Rep. Connolly was introduced to thunderous applaud for his willingness to co-sponsor the MBL cap bill in two different sessions of Congress. “I am so proud to stand with credit unions,” he said. “It’s not a matter of favoring one type of financial institution over another. I wanted to support anyone who was providing capital to small businesses. I hope this year we’ll have success” on the MBL bill. He noted that he belongs to the two credit unions serving lawmakers and legislative staff.

Rep. Morgan Griffith lauded credit unions for their great work in lending money and to their commitment to the communities they serve. He also paid special note to Eastman Credit Union, a Tennessee credit union with branches in Virginia, for its support of a student art competition that the Congressman sponsored.

Rep. Robert Hurt, who is the only Virginia Congressman on the House Financial Services Committee, applauded credit unions for being so well-organized on advocating on their issues. He called credit union staff “people who are dedicated to your communities.”

He referred to the JOBS bill passed by the House as legislation to make it easier for businesses to get capital. Again, that package of bills contains a provision to help community banks but not credit unions. He averred, “One thing is for sure: There is no government program or stimulus that is more effective in creating jobs than having the private sector put capital on the street. That is what you represent. I value your vital role in the economy.”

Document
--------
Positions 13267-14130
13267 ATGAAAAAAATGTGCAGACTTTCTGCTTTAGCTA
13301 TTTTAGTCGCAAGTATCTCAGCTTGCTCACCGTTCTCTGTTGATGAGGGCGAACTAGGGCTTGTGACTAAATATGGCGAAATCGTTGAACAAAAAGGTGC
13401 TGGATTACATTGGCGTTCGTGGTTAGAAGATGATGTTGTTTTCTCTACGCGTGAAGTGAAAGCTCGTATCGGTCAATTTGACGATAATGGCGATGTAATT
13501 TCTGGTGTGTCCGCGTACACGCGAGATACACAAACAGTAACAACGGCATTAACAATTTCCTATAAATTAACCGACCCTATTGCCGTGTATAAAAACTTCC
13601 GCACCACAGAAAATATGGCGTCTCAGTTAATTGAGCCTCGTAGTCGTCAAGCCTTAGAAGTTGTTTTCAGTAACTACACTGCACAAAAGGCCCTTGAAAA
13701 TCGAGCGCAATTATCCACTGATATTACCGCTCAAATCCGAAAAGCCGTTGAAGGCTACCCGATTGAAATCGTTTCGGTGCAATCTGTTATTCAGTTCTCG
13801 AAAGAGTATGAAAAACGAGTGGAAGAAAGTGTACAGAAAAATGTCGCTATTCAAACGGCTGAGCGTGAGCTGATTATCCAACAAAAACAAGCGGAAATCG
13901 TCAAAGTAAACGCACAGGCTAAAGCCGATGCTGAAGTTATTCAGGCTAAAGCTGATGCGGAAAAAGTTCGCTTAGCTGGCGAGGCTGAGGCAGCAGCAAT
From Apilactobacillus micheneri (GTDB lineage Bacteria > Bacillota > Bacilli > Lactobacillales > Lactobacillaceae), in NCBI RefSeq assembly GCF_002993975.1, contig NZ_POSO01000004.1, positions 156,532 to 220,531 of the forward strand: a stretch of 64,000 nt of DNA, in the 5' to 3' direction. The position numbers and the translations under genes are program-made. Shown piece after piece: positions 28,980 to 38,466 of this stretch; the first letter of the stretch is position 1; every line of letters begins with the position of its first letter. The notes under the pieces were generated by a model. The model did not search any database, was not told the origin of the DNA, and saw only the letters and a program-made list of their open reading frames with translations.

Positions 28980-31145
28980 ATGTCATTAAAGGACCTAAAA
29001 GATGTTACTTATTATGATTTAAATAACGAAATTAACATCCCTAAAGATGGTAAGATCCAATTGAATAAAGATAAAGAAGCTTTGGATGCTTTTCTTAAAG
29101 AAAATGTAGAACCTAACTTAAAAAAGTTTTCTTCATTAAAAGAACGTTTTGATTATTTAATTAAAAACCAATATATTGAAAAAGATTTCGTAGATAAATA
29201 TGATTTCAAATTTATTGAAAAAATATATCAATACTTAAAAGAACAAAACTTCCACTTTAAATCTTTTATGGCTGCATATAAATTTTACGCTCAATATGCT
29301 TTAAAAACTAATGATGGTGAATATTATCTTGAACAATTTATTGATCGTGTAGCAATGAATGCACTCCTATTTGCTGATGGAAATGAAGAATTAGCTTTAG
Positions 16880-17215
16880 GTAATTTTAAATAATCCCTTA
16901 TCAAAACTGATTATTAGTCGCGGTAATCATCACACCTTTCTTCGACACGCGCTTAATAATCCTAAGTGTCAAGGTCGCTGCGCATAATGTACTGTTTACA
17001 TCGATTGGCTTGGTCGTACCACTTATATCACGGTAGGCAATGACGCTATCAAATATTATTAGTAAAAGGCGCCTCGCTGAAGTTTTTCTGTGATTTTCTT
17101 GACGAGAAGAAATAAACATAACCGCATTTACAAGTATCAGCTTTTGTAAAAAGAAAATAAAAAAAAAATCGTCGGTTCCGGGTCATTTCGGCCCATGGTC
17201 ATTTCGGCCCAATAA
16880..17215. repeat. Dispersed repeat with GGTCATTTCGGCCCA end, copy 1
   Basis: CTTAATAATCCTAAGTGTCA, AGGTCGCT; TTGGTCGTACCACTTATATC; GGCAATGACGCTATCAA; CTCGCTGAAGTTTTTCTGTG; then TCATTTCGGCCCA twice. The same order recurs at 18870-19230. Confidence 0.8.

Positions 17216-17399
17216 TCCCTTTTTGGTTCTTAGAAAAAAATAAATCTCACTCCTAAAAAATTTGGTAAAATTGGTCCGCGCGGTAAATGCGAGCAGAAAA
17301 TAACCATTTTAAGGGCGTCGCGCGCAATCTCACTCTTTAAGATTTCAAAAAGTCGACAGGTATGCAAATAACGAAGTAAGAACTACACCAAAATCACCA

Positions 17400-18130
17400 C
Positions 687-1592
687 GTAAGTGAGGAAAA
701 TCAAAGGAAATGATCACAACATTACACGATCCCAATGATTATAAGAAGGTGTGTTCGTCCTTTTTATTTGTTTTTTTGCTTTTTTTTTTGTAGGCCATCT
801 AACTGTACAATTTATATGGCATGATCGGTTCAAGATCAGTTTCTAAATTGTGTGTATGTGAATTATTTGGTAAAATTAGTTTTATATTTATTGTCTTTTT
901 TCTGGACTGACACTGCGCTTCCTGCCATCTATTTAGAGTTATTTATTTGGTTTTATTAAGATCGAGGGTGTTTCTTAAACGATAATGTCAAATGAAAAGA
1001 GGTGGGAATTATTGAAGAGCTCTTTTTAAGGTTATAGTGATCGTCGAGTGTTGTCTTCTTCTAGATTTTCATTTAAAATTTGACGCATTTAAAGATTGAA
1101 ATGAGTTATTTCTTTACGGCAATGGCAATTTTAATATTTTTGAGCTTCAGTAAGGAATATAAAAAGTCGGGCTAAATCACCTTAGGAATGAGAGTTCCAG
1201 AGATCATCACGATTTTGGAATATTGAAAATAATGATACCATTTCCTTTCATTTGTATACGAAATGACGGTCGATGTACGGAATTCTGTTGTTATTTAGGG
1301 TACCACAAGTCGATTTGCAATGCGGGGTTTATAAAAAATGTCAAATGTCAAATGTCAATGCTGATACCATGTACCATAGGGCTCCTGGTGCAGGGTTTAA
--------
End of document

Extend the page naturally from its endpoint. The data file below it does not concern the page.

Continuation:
Next up was Sen. Mark Warner, the lone Virginian on the Senate Banking Committee. He was introduced by his former transportation secretary and current League lobbyist, Whitt Clement, who promoted S. 509 in his remarks. The Senator acknowledged the issue, repeating the reference to S. 509 that he had made last year. “I am under prayerful consideration.” Mindful that 509 may come to a vote this year in the Senate he added, “My ability to punt is coming to an end. But I still have a few more days of prayerful consideration.” He added his kudos to credit unions ”I appreciate as well all the great things that credit unions have done.” Remarking that he had spoken the same day to 1,000 bankers at the ABA convention, he added, “You have such commonality.”

[If you contacted Sen. Warner on S. 509, you should receive an answer that reads, in part: "Even though the economy has shown some signs of recovery, many small and medium-sized businesses continue to struggle from the lack of credit supply from banks and the disappearance of the shadow lending system. Credit unions are an important source of credit to small businesses, and their loans to small business members rose sharply during the last few years." ]

Sen. Warner addressed another major concern of credit unions, over-regulation. He said he has spent 1 1/2 years working on what he calls Pay-go for regulations: if one regulation is added, one has to be dropped. He also wants to see reviews of regulations three years after enactment to determine if they are fulfilling their mission.